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Next generation of elders

Derek Neary
Northern News Services

Fort Simpson (Dec 02/05) - A changing of the guard is taking place among the Deh Cho elders.

Rita Cli, a 59-year-old former Liidlii Kue First Nation chief and a grandmother, has been sitting with the regional elders' committee since September.

NNSL Photo/graphic

Rita Cli, always one to champion the benefits of a paper trail, takes notes at an elders' committee meeting in Fort Simpson. - Derek Neary/NNSL photo

"We have to start using the elders who can read and write. It is essential now. It's so critical so we can leave proper documentation," she said. "I'm not saying we're going to push the old ones out of the way. We will be the scouts to gather the information and then get their input."

In her six years as chief, Cli said she felt some of her male counterparts "tried to put a lid on" her but she refused to be silenced at the assemblies and meetings.

"It got to the point where they said, 'There she goes again,'" Cli recalled. "You have to be very vocal. You can't agree with everything."

Current Chief Keyna Norwegian requested that Cli, who also has more than 20 years experience as a civil servant and now works as a community liaison for Canadian Zinc Corporation, sit as an elder on behalf of the Liidlii Kue First Nation.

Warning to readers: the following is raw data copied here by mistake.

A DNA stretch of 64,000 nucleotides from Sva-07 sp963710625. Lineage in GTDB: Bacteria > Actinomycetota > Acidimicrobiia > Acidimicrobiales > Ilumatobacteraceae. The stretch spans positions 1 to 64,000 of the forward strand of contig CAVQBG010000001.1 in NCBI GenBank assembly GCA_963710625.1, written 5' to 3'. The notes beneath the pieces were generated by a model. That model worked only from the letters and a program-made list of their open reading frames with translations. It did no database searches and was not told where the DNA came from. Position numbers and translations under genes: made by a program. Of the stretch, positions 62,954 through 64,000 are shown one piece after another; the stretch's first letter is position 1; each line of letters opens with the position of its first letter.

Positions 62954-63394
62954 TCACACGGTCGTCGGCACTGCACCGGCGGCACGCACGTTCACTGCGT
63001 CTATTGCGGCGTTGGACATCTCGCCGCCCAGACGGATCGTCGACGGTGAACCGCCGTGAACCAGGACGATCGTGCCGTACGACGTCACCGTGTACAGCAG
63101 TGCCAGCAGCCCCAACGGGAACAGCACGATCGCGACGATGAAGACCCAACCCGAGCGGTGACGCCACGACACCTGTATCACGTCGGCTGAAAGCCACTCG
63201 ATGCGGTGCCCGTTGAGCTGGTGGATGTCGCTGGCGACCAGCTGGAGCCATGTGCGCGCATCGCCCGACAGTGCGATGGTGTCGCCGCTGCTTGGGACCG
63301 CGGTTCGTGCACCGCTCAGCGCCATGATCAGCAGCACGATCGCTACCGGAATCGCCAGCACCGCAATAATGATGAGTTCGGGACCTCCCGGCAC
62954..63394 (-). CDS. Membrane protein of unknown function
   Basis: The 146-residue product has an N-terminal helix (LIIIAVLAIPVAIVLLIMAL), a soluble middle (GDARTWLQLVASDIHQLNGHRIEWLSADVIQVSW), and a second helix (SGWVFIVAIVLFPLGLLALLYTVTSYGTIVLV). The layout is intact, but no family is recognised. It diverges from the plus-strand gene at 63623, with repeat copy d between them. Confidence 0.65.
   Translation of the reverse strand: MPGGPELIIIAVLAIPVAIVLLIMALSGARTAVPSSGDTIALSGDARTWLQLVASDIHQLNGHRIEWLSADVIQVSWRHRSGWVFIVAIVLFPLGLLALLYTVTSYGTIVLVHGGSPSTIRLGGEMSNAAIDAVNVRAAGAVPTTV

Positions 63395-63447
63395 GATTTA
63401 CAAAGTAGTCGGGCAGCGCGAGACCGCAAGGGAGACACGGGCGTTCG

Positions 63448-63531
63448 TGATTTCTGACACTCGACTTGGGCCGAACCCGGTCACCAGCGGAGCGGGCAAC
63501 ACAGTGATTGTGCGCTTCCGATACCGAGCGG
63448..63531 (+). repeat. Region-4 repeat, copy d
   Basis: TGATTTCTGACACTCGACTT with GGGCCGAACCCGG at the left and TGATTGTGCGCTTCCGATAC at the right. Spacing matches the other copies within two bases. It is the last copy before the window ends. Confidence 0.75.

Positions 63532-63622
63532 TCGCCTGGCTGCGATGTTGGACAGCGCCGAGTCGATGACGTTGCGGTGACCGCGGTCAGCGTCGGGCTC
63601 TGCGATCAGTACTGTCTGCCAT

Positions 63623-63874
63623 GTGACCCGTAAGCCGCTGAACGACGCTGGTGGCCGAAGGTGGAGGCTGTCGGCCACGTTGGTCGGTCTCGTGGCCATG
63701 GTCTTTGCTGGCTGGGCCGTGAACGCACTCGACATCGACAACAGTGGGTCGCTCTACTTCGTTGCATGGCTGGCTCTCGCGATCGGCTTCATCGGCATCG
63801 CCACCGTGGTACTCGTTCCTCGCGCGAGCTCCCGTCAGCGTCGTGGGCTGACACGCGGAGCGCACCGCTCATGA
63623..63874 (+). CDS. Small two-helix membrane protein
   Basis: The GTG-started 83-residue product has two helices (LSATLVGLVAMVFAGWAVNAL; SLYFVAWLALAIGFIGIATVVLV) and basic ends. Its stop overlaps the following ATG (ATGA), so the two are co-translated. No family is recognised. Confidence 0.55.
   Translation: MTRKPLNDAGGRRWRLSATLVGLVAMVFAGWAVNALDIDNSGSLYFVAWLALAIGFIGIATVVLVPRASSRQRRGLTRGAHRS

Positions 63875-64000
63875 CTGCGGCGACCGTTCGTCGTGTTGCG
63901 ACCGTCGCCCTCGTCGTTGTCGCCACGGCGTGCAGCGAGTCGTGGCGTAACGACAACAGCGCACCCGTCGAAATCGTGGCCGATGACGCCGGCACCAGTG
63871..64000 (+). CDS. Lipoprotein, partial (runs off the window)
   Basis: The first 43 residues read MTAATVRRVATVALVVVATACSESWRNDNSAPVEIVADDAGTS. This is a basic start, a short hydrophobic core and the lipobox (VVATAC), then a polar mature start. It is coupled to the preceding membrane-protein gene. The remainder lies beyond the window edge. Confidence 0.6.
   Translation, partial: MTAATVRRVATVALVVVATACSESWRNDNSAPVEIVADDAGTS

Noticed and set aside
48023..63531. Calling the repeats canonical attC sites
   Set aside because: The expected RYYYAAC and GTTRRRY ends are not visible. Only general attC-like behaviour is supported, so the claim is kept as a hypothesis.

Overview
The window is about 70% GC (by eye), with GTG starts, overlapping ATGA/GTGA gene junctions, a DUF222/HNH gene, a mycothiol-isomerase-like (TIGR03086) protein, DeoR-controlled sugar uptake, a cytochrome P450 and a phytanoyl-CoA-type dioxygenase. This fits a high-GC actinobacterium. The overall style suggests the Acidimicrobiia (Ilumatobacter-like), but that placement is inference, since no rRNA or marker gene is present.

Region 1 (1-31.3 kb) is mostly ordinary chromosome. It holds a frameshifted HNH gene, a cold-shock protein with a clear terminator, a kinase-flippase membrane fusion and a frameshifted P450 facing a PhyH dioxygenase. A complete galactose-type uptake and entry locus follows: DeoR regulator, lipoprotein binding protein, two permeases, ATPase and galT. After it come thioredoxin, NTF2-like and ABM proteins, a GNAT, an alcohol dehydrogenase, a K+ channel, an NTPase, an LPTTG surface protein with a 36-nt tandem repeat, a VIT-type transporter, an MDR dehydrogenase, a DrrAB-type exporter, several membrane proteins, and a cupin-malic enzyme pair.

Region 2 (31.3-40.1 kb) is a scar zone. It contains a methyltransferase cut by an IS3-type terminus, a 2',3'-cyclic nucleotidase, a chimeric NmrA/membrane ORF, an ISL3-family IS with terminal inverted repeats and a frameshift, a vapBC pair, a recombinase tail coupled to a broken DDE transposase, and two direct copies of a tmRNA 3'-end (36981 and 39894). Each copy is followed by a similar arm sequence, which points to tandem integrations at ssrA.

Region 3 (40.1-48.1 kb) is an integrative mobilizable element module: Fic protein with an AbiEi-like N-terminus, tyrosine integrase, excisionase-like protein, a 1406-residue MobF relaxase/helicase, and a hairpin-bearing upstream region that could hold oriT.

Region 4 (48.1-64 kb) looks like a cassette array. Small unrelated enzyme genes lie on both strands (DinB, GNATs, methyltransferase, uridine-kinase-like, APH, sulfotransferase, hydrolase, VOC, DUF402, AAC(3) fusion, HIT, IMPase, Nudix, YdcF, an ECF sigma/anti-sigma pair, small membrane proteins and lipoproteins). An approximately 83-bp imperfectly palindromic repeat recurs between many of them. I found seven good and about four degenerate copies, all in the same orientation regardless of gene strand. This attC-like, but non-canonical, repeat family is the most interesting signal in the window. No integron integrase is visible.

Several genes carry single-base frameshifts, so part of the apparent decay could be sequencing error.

To be considered a respected elder, a person must lead a healthy lifestyle, according to Norwegian.

"Those are the people that I tend to listen to today," she said.

It is also important that any elder-to-be is familiar with the traditional Dene lifestyle, Norwegian added, but she acknowledged that many people in their 50s only lived on the land as children.

That was the case with Cli. She was born in the bush down-river from Fort Simpson and lived there until age 6 or 7.

But even after moving into town, she continued to speak Slavey and practice bush survival skills. She used snowshoes, hitched a dog team and split and hauled wood. So she knows what it's like to live a "hard life" on the land, she said.

Most of today's youth, preoccupied with television, computers and video games, seem to have very little interest in experiencing the Dene culture and practising the Slavey language, Cli acknowledged. She isn't sure how to change that, but suggested that the solution must begin at home. Having youth spend more time with elders and holding more cultural camps might be useful, she noted.

"We have to pull up our socks if we want to maintain our culture," she said. "We've got a big battle ahead of us."

An advocate of controlled industrial development, Cli also advises that today's youth need to stay in school or they will suffer.

"If they don't want to get out on the land, dammit, get an education," she said emphatically. "There's life beyond Fort Simpson. This is a big world."

One of her other concerns is social ills, particularly the perils of crack cocaine. The elders must make sure today's Deh Cho leaders safeguard the communities as best they can against such dangerously addictive drugs, she said.

"I really think the next crop of elders have a fight on their hands," said Cli.